Localization: Targeting Africa

Consumer goods markets in African countries are rapidly expanding due to numerous factors: population growth and urbanization, emergence of a middle class and shrinking poverty levels, youthful demography, vast natural resources and inward investment, improved business and trade environment, and expanded use of technology. For exporters to Africa, the good news is strong, but challenges remain from such issues as segmented markets, cheap local competition, flawed distribution channels, and untrained workers.*

African Languages

Projected 2020 consumer spending** predicts the highest growth in South Africa, Nigeria, Ethiopia, Kenya, Uganda, Ghana, Zambia, Angola and Senegal. But when looking for your next target market, the viability of your efforts is a complex issue. In the World Bank’s 2014 “ease of doing business” index, for instance, the only countries included in that top ten from the top nine projected consumer markets listed above are Ghana and Zambia (see below).

Localization for Africa may be tricky, but pay off in the long-run. While English and French are common throughout the continent, the range of consumer languages is vast, as you can see in the AllAfrica’s “ease of doing business” list below.*** This list, drawn from World Bank analyses, is based on the overall effect of each country’s government regulations on doing business there.

1. Mauritius  (19th of 189 globally)
No official language. French and English spoken, Creole as mother tongue.

2. Rwanda  (32nd)
Official languages: French, English, Kinyardwanda (which is the most widely spoken and is the language of government). English used in schools. Swahili spoken by many.

3. South Africa  (41st)
Eleven official languages. Afrikaans, Zulu, Xhosa most widely spoken, with English used in commerce and science.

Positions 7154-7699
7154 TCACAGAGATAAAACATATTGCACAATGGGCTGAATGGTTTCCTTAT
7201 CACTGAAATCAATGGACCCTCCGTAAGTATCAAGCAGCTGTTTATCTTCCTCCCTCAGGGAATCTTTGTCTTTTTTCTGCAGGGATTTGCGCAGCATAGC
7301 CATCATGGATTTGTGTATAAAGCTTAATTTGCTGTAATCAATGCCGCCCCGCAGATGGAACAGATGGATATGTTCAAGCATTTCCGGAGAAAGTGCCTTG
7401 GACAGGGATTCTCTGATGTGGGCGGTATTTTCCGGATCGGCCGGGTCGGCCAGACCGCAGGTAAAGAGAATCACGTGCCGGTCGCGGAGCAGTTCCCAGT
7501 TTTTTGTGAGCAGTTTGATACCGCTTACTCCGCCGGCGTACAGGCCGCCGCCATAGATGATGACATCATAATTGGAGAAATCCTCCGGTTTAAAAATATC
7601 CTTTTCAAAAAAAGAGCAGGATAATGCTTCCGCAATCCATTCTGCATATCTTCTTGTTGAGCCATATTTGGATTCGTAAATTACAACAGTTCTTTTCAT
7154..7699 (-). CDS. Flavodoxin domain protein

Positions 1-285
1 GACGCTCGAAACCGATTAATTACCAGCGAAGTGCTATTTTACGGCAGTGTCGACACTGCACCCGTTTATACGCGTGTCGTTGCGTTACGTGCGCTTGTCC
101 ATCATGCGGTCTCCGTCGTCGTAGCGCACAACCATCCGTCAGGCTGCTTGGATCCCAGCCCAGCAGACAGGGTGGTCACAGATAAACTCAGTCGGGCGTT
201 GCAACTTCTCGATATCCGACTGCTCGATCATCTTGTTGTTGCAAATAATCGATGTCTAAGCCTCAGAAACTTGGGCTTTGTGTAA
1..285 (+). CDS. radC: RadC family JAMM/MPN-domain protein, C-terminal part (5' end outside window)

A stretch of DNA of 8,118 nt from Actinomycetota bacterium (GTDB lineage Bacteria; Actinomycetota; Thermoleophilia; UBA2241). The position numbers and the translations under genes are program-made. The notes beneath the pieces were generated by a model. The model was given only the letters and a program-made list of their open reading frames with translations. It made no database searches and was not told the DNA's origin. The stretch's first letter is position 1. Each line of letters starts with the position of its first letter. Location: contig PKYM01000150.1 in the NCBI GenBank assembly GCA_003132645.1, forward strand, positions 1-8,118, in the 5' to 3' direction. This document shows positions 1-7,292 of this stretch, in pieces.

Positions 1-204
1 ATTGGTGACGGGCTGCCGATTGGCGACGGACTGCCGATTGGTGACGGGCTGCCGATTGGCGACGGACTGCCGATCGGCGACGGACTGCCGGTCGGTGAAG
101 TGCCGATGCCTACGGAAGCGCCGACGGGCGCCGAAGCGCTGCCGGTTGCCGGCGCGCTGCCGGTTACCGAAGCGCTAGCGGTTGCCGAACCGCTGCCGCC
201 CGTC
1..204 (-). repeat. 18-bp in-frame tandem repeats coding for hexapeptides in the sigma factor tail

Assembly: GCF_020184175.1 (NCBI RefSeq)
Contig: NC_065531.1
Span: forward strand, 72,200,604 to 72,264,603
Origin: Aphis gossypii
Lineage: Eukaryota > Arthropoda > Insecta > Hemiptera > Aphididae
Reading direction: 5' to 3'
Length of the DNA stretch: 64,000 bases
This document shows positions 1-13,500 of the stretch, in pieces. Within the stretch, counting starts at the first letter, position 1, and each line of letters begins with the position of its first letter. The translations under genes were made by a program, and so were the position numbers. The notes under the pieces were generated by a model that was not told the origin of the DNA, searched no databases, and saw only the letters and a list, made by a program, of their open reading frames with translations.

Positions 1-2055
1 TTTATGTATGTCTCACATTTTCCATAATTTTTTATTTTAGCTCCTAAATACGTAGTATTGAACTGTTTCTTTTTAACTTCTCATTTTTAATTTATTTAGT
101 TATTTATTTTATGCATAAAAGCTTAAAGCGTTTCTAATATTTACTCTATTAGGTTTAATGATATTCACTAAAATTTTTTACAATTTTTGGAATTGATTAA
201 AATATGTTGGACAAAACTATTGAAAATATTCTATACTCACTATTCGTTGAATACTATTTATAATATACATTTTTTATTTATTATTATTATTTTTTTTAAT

4. Tunisia  (51st)
Official language: Arabic. Used in daily life: Tunisian Arabic of Derja. French often used in press, business and education.

5. Botswana  (56th)
Official language: English. Many speak Setswana. Afrikaans and three other languages also spoken there.

6. Ghana  (67th)
English is official language, spoken by 90%. Also Akan and Twi by 75%, with Niger-Congo languages also spoken.

7. Seychelles  (80th)
Official: English, French and Seychellois Creole (based on French).

8. Zambia  (83rd)
Official language: English. Seventy-three different languages in the country, but Nyanja is the main one.

9. Morocco  (87th)
Official languages: Berber and Arabic (with dialects called Darija). French often used for governmental and international matters.

10. Namibia  (98th)
Official language: English. Half of population speaks Oshiwambo as first language, but the most understood language is Afrikaans, with other minority languages.

J. McShulskis

*African Development Bank Group, afdb.org
**Euromonitor Africa Consumer Spending, euromonitor.com
***Allafrica.com from World Bank data: http://data.worldbank.org/indicator/IC.BUS.EASE.XQ

2 thoughts on “Localization: Targeting Africa

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